Course Number

FSEM 133

Course Title


Course Date

Fall 2018

Course Level



Joseph LevyFollow

Professor or Professors' Departmental/Program Affiliation

Joseph Levy, Geology

Document Type



Core Curriculum


Fire is the quintessential human technology. It is also a potent symbol whose meaning has become central to our national and community discourse. Fire is the at the root of countless traditions, myths, and foodways, and through controlled combustion of fossil fuels, fire has grown to be the central process at the heart of modern industrial and agricultural systems. The deliberate release of energy through different forms of combustion has changed the course of human social- and potentially, biological evolution. But where does the energy in combustion come from? How do humans harness that energy to do work? And how do storytelling and cultural perceptions of fire influence the choices individuals and societies make about what resources to burn, where to burn them, and what to do with the waste products?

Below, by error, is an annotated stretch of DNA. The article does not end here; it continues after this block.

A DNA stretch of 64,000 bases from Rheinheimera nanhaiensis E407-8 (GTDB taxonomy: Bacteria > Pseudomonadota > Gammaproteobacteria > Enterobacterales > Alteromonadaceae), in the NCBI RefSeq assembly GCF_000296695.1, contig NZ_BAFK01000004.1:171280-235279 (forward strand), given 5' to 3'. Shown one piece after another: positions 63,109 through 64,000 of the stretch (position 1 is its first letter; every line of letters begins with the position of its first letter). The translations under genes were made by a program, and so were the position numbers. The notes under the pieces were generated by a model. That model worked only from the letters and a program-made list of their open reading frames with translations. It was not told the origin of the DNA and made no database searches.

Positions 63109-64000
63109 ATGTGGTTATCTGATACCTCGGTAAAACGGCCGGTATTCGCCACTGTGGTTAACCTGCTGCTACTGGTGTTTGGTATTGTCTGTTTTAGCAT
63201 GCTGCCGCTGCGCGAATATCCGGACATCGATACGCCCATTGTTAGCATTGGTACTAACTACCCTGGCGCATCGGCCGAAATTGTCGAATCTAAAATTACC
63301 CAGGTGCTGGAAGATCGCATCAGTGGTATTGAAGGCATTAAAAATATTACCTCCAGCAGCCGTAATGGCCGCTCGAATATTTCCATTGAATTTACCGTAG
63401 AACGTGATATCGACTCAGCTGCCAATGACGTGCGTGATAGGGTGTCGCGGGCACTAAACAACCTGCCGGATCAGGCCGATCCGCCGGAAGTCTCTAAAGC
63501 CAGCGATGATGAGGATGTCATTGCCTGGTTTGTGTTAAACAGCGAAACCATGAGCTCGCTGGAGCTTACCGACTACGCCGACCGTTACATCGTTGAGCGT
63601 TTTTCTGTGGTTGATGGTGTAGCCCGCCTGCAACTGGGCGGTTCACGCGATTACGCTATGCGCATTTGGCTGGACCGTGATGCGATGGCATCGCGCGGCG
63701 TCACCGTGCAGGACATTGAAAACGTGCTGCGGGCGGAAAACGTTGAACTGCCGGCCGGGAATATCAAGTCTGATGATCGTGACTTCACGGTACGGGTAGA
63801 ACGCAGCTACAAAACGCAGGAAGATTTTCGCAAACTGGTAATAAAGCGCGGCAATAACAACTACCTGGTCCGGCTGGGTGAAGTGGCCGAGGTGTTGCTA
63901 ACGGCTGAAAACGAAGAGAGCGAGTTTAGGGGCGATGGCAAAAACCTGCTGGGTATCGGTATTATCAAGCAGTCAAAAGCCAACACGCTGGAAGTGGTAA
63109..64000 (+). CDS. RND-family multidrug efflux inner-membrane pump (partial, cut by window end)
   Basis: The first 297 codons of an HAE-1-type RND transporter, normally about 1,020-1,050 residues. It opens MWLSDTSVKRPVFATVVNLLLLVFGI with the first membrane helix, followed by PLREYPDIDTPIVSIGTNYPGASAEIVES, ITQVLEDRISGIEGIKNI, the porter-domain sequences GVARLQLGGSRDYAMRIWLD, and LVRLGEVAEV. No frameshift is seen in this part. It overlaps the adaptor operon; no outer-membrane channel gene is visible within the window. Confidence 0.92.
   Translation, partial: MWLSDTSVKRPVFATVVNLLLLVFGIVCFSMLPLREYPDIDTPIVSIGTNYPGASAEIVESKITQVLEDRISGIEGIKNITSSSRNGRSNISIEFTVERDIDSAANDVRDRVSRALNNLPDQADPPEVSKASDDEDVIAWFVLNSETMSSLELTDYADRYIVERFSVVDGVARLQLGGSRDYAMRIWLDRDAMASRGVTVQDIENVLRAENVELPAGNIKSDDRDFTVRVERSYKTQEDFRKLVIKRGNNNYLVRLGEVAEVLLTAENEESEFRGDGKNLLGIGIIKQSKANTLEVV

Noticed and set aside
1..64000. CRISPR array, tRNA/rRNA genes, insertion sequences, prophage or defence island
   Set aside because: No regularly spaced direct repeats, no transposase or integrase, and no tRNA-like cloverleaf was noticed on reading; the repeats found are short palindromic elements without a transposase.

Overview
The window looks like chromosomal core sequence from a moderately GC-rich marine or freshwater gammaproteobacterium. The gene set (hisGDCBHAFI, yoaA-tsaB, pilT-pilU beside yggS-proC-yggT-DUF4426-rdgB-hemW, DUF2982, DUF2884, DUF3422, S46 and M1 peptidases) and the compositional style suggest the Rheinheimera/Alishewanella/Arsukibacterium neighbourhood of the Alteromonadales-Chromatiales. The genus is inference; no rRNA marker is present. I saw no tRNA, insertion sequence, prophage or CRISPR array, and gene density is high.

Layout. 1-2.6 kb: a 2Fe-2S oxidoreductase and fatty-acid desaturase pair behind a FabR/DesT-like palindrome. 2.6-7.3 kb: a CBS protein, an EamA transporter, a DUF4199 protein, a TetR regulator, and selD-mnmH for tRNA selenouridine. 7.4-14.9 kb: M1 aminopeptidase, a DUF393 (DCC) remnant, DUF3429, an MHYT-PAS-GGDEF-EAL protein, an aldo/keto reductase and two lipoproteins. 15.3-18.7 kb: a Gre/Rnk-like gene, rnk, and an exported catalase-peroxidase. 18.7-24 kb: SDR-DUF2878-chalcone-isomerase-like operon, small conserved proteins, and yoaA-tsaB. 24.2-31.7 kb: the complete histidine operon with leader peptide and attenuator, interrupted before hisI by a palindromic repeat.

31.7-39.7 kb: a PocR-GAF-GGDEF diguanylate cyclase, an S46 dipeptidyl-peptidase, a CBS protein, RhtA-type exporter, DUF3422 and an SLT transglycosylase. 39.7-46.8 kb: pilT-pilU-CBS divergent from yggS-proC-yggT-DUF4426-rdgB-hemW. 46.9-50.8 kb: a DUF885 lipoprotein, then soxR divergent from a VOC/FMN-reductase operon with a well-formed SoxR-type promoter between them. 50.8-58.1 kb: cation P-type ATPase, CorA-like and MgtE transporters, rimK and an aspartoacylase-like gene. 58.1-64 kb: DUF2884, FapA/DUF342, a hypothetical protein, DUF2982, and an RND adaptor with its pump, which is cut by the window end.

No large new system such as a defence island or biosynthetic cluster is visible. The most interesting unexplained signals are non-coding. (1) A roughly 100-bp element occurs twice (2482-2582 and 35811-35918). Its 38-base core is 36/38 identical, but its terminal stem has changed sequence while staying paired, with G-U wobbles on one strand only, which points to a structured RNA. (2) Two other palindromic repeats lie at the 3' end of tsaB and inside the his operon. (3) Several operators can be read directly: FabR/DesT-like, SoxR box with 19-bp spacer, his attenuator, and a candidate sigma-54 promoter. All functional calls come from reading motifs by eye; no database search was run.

The goal of this course is to address four fundamental fire questions, 1) What do we burn? 2) Why do we burn it? 3) What are the consequences? 4) And who decides? Readings and discussion focus on the historical, cultural, and anthropological roles that fire, heating, and combustion have played in human societies. These will help provide the motivation for the empirical in-class laboratory projects and field trips that make up the key assignments in the course. Together, we’ll explore the physical, chemical, and geological processes and impacts of combustion.


The syllabus may not be applicable to the current semester. Be sure to verify content with the professor(s) listed in the document.